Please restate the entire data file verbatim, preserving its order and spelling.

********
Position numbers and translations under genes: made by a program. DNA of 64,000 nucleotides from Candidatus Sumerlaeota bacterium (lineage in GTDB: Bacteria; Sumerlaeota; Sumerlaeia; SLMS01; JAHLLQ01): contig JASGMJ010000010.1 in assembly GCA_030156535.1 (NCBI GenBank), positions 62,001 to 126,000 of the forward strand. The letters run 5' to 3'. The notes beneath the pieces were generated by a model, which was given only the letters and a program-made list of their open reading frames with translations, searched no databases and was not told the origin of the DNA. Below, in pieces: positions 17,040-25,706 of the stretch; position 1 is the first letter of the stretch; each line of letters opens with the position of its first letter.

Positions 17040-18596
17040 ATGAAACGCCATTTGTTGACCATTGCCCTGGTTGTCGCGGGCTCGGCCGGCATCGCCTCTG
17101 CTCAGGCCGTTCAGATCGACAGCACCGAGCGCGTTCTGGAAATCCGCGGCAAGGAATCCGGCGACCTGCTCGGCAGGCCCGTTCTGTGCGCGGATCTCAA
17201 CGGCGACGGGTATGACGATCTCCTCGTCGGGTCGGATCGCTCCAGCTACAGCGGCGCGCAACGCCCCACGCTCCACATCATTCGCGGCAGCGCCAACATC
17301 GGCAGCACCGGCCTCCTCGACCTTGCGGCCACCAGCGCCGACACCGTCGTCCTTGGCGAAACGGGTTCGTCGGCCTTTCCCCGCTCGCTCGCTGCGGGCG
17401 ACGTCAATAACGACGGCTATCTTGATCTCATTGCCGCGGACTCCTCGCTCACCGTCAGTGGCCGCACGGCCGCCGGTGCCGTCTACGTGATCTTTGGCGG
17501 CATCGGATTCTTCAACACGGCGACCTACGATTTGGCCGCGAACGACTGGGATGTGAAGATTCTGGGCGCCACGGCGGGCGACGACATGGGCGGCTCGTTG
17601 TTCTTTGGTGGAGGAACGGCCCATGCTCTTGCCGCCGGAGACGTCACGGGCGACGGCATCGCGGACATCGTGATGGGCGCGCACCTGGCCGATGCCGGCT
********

Position numbers and translations under genes: made by a program. DNA of 64,000 nucleotides from Candidatus Sumerlaeota bacterium (lineage in GTDB: Bacteria; Sumerlaeota; Sumerlaeia; SLMS01; JAHLLQ01): contig JASGMJ010000010.1 in assembly GCA_030156535.1 (NCBI GenBank), positions 62,001 to 126,000 of the forward strand. The letters run 5' to 3'. The notes beneath the pieces were generated by a model, which was given only the letters and a program-made list of their open reading frames with translations, searched no databases and was not told the origin of the DNA. Below, in pieces: positions 17,040-25,706 of the stretch; position 1 is the first letter of the stretch; each line of letters opens with the position of its first letter.

Positions 17040-18596
17040 ATGAAACGCCATTTGTTGACCATTGCCCTGGTTGTCGCGGGCTCGGCCGGCATCGCCTCTG
17101 CTCAGGCCGTTCAGATCGACAGCACCGAGCGCGTTCTGGAAATCCGCGGCAAGGAATCCGGCGACCTGCTCGGCAGGCCCGTTCTGTGCGCGGATCTCAA
17201 CGGCGACGGGTATGACGATCTCCTCGTCGGGTCGGATCGCTCCAGCTACAGCGGCGCGCAACGCCCCACGCTCCACATCATTCGCGGCAGCGCCAACATC
17301 GGCAGCACCGGCCTCCTCGACCTTGCGGCCACCAGCGCCGACACCGTCGTCCTTGGCGAAACGGGTTCGTCGGCCTTTCCCCGCTCGCTCGCTGCGGGCG
17401 ACGTCAATAACGACGGCTATCTTGATCTCATTGCCGCGGACTCCTCGCTCACCGTCAGTGGCCGCACGGCCGCCGGTGCCGTCTACGTGATCTTTGGCGG
17501 CATCGGATTCTTCAACACGGCGACCTACGATTTGGCCGCGAACGACTGGGATGTGAAGATTCTGGGCGCCACGGCGGGCGACGACATGGGCGGCTCGTTG
17601 TTCTTTGGTGGAGGAACGGCCCATGCTCTTGCCGCCGGAGACGTCACGGGCGACGGCATCGCGGACATCGTGATGGGCGCGCACCTGGCCGATGCCGGCT